Tales from the Sleepers





As part of my Galactographic project, I tried to imagine the things that might interest the reader of the future. It occurred to me that the subject of pre and post faster than light travel could be a good source of ideas. Therefore this Flash Fiction, with its two stories came about. They both feature the same main character but the approach differs.






I awoke and gazed straight ahead. That was when the fear kicked in. I had been expecting to see the inside of my pod, with red lettering scrolling across the plasto-glass giving me a status update. I should be encased in my mesh, the metal bodysuit that zapped my muscles with electrical stimulation, keeping them toned during my long sleep.

I wasn’t in the mesh and I wasn’t in the pod. I could hardly lift my head but I appeared to be in a hospital. As my senses returned I could smell antiseptic, my bed was uncomfortable and there was a background noise of clicking machinery. The ceiling was white and glowed with diffuse light; there was no visible source, no windows or doors.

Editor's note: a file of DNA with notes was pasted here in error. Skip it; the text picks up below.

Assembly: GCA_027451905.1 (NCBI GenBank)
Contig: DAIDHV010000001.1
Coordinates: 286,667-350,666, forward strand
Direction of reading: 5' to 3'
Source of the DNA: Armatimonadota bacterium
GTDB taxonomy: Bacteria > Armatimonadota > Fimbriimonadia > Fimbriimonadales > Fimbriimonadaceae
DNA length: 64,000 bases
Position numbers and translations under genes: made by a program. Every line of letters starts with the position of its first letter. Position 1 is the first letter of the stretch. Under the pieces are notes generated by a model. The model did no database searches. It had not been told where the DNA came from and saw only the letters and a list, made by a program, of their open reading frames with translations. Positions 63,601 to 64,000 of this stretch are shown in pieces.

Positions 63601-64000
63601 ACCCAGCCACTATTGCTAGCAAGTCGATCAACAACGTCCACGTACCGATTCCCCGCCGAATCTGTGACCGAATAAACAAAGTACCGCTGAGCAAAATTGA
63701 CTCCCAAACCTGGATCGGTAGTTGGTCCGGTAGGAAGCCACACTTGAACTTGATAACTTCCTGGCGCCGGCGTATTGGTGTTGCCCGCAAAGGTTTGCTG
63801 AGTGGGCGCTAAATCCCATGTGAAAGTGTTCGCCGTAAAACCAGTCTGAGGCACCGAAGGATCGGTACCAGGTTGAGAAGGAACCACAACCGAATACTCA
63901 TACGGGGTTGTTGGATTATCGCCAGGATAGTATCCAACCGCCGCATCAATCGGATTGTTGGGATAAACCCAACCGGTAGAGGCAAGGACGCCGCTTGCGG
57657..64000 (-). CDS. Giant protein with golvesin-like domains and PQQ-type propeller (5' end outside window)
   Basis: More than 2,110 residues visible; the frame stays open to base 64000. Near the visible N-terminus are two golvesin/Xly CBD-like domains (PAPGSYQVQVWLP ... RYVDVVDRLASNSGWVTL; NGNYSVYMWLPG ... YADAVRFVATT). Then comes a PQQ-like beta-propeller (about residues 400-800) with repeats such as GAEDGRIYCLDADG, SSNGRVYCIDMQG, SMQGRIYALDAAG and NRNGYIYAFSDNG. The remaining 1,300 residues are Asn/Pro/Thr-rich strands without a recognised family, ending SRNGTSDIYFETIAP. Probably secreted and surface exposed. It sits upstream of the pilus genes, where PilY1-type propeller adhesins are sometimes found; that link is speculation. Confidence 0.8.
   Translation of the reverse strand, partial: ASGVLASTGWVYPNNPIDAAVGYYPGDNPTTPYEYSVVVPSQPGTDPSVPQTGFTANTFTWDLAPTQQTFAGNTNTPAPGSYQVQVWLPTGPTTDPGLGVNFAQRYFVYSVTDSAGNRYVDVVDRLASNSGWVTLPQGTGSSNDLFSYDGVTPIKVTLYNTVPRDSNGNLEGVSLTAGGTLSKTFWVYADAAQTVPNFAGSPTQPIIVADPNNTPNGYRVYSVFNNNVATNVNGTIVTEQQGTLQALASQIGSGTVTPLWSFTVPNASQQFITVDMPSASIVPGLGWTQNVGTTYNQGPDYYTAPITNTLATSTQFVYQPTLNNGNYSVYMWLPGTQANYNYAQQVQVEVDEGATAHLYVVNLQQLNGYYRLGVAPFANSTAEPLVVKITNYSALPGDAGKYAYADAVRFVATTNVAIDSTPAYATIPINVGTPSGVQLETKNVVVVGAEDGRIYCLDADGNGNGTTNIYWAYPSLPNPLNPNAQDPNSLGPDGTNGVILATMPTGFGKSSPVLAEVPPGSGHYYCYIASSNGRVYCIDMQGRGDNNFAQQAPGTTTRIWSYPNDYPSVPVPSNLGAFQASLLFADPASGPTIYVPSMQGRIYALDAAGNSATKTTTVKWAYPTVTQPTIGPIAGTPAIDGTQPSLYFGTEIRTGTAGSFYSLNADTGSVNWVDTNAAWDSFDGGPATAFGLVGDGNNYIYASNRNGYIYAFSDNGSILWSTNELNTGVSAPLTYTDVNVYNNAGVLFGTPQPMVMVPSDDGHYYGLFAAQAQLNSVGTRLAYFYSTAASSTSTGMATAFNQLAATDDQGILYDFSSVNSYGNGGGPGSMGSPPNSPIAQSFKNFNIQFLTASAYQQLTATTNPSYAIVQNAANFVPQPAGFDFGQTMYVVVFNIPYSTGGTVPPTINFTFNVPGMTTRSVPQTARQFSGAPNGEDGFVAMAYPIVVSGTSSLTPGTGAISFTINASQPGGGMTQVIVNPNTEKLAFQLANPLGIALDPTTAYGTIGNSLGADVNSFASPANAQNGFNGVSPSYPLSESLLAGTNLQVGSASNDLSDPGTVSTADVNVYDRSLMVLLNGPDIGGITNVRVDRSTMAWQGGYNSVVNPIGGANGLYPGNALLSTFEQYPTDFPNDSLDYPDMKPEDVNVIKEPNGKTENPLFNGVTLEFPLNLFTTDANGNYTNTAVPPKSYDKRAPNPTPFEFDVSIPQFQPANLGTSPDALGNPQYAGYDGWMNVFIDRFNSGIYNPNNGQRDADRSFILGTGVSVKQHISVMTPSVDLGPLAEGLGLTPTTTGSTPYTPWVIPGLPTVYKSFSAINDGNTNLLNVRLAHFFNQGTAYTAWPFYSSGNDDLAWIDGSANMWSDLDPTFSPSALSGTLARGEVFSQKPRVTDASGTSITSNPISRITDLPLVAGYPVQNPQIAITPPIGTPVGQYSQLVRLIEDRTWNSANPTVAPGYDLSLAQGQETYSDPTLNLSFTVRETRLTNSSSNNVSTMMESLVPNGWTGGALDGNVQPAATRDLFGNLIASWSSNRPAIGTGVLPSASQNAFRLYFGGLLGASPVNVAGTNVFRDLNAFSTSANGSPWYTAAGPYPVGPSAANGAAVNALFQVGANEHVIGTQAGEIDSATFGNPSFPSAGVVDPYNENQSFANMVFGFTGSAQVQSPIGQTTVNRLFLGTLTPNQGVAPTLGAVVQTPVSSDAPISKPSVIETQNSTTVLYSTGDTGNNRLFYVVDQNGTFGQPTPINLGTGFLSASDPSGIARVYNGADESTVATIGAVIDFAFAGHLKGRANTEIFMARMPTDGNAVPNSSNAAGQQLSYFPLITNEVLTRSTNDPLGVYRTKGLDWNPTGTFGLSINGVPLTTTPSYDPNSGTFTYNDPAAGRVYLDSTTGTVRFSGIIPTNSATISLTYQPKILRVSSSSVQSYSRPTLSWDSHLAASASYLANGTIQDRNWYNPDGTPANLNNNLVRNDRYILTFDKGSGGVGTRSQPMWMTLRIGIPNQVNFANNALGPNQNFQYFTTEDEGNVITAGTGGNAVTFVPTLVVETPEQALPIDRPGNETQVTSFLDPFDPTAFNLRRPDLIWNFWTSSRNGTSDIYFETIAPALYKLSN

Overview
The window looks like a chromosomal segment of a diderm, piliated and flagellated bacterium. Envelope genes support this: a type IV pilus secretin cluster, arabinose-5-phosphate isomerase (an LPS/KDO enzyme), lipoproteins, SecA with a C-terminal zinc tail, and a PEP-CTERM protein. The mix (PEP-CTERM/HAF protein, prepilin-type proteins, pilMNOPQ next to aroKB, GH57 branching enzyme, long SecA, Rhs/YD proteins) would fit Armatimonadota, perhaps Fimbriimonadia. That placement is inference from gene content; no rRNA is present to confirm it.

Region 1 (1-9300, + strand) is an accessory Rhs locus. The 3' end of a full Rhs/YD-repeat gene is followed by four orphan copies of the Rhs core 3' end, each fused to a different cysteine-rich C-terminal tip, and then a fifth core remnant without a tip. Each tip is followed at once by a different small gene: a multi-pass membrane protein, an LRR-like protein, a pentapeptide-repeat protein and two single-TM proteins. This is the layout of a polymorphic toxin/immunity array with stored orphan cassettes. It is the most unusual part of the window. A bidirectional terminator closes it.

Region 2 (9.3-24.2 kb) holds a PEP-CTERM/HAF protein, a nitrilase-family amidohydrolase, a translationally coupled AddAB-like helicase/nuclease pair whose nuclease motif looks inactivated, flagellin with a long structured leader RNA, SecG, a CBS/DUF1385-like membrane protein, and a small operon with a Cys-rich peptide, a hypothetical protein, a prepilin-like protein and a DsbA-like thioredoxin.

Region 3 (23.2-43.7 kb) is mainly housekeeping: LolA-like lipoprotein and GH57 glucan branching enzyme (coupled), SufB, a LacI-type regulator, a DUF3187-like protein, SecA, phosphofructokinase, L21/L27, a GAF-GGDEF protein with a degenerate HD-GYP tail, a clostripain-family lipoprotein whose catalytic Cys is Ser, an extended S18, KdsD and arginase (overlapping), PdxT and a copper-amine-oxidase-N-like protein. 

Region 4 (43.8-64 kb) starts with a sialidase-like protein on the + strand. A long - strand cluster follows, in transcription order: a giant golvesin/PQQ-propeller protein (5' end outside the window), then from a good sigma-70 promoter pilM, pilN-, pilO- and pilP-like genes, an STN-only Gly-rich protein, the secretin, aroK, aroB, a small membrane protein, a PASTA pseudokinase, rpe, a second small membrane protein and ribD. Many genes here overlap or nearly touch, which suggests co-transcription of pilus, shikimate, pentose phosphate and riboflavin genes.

My first thought was that there had been an emergency and I had returned to Earth. Then as my mind processed more memories I realised that shouldn’t be possible. No, that wasn’t possible; I had been awakened a little while ago, to check out a planet the computer had spotted. And by then I was two hundred years into the mission. Two hundred years from Earth.

I guess you could say that I had been the lucky one; everyone else on the ship was sound asleep. I was the one who would be woken if a likely planet was spotted. I could check it out and if it was suitable for colonisation I could wake the rest. I had been awoken three times and hadn’t had to do it yet. And yet here I was, awake on a planet with recognisable things, beds, drips, lights. But so far there were no other people.

I had to be back on Earth, no matter how ridiculous it seemed. Maybe Einstein was right? Space was curved and I gone all the way round and come back to where I had started? My head started to ache from the questions and the fear. Why hadn’t I woken on the ship? Where were the rest of my crew?

This was hopeless, I needed more information than I could currently get. I had to start again.